Where i m from poem template
Where Im from: Where Poems Come from by George Ella Lyon“Where Im from” book are poems thats inside of a book. It tells the story of the author’s home environment growing up; he utilizes strong imagery. For example, “I am from clothespins,
from Clorox and carbon-tetrachloride. I am from the dirt under the back porch. (Black, glistening,
it tasted like beets.)” I can smell the Clorox bleach from a mile away. I love how the author created a template for future writers to feel comfortable writing. I hear lots of imagery that comes from this poem; my classmates who presented their piece of writing utilized lots of imagery. For example, Tyfanni stated, “Outside smelled like rain.” At that moment, I can imagine myself being outside right now in the rain. This particular poem builds classroom community because it gives one another a glimpse into a person’s background and their life experiences. I could use this piece of writing to show students that they are able to write poetry by telling personal stories or life experiences. I will explain to students that not every poem has to rhyme; when focusing on rhyming it may sometimes take away from the meaning of writing a poem (Depending on the individual). This is appropriate for all grade levels. By hearing these poems, it makes me closer to my students and understand what they like and who they are.
I am emergencysurvival.infote poem
“Where I’m From” Poems and Blackout Poetry from Kids’ Writing Workshop
Have you heard of George Ella Lyon? I am from clothespins, from Clorox and carbon-tetrachloride. I am from the dirt under the back porch. Black, glistening, it tasted like beets. I am from the forsythia bush the Dutch elm whose long-gone limbs I remember as if they were my own.
I am from the front yard peonies, backyard garden and stable and the tobacco fields and chicken coops. I am from damson plum preserves, chess pie, green tomato catsup, homemade ice cream and freshly brewed iced tea with every dinner. Here are poems from a class in Elmhurst Illinois…Take the time…to read each one.. Wonderful collection. I am from adventurous camping trips Where we explore secret worlds The long winding paths that lead to nothing but imagination I remember as if they were my own. I am from books, from TV and Whole Foods, I am from the coziness of my room, With beautiful teal walls and my comfy bed and reading corner.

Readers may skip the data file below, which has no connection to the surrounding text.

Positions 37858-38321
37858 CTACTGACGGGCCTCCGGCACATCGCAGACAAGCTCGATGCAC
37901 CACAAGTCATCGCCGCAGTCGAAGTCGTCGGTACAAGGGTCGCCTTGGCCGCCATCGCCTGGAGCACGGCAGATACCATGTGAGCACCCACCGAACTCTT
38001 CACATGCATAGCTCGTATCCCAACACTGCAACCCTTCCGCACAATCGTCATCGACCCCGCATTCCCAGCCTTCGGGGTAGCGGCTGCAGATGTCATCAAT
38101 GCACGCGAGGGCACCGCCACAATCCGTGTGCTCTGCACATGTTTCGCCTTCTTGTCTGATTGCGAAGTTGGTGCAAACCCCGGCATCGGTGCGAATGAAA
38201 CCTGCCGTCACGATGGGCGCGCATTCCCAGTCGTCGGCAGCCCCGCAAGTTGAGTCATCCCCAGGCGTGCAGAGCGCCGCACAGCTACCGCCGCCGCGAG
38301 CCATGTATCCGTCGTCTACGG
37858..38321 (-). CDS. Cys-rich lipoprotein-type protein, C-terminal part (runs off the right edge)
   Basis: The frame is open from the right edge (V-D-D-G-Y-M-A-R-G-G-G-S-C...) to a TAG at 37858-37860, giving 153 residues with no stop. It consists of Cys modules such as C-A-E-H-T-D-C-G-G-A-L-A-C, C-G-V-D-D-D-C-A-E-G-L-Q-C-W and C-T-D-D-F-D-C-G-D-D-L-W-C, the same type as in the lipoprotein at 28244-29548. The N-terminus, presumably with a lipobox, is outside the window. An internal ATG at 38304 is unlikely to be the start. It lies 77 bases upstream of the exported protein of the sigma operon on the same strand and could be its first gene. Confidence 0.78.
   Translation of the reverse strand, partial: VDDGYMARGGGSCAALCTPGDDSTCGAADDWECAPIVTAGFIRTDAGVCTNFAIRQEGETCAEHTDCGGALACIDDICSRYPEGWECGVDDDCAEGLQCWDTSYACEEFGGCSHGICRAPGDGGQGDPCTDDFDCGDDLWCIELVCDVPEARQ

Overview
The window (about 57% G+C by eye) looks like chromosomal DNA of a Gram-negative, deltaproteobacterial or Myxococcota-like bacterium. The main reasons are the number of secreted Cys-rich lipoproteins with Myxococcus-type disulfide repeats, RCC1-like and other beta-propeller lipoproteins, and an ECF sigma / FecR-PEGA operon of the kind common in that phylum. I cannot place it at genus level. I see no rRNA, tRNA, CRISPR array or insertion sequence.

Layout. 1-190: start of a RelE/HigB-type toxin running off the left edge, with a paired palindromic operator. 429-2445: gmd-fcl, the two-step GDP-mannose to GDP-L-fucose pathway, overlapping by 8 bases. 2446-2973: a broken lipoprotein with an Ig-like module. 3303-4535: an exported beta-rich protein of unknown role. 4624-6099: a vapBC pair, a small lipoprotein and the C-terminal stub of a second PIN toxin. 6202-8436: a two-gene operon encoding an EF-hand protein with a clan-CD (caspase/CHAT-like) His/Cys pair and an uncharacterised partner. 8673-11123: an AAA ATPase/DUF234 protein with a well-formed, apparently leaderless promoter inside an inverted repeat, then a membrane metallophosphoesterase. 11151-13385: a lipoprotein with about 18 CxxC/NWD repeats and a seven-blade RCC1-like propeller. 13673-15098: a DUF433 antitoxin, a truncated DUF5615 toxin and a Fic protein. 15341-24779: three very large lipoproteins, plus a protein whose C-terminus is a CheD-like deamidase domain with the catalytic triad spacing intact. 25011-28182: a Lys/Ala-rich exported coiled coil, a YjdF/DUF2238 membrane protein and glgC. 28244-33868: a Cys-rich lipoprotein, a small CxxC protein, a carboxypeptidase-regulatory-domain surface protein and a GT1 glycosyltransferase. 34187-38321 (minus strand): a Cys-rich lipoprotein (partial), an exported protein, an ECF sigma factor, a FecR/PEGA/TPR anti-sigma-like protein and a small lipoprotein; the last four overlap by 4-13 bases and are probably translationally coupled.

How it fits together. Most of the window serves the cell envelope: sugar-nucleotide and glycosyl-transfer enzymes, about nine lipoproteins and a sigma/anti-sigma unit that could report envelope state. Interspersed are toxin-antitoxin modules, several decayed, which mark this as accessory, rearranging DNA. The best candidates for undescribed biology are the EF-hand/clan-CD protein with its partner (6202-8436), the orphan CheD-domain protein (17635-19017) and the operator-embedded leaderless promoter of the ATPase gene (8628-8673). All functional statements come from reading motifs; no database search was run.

If you want to write a beautifully therapeutic and personal poem, then the "Where I'm From" poem is perfect. You'll create a piece of writing that represents specific moments in your life that contribute to who you are today. This poem encourages tolerance and awareness of our own personal experiences and can be rewritten over and over again. Imagine being able to express where you're from without simply saying the name of a city, state or country. This poem is about YOU! Use the following categories to list specific details related to you. The key is making this as specific and personal as possible.
Create a "Where I'm From" memory poem to share with your family, friends, community and the state.
green eggs and ham ham
BlogHer16 Voice of The Year Honoree
I am from clothespins, from Clorox and carbon-tetrachloride. I am from the dirt under the back porch. Black, glistening, it tasted like beets. I am from the forsythia bush the Dutch elm whose long-gone limbs I remember as if they were my own. From the finger my grandfather lost to the auger, the eye my father shut to keep his sight. Under my bed was a dress box spilling old pictures, a sift of lost faces to drift beneath my dreams.
I love these poems because learn so much about my students when reading their poems. You see what is important to them, what their families are like, and what makes them happy. They are a clear window into their lives. Last year, I developed a template for my students to follow, which helped their poems become much deeper. Filed under: back to school , classroom projects , poetry Tagged: back to school poems , george ella lyons , where i'm from poems. Thanks so much for sharing your template! I was hoping to read your poem, too.
Six months later, we used it as a writing assignment in a class taught by my friend Elizabeth Hunter at the Campbell Folk School in North Carolina. The poem lends itself to imitation and makes a wonderful exercise of exploration in belonging. I'd like to suggest that you give it a try. The prompts have a way of drawing out memories of the smells of attics and bottom-drawer keepsakes; the faces of long-departed kin, the sound of their voices you still hold some deep place in memory. You'll be surprised that, when you're done, you will have said things about the sources of your unique you-ness that you'd never considered before.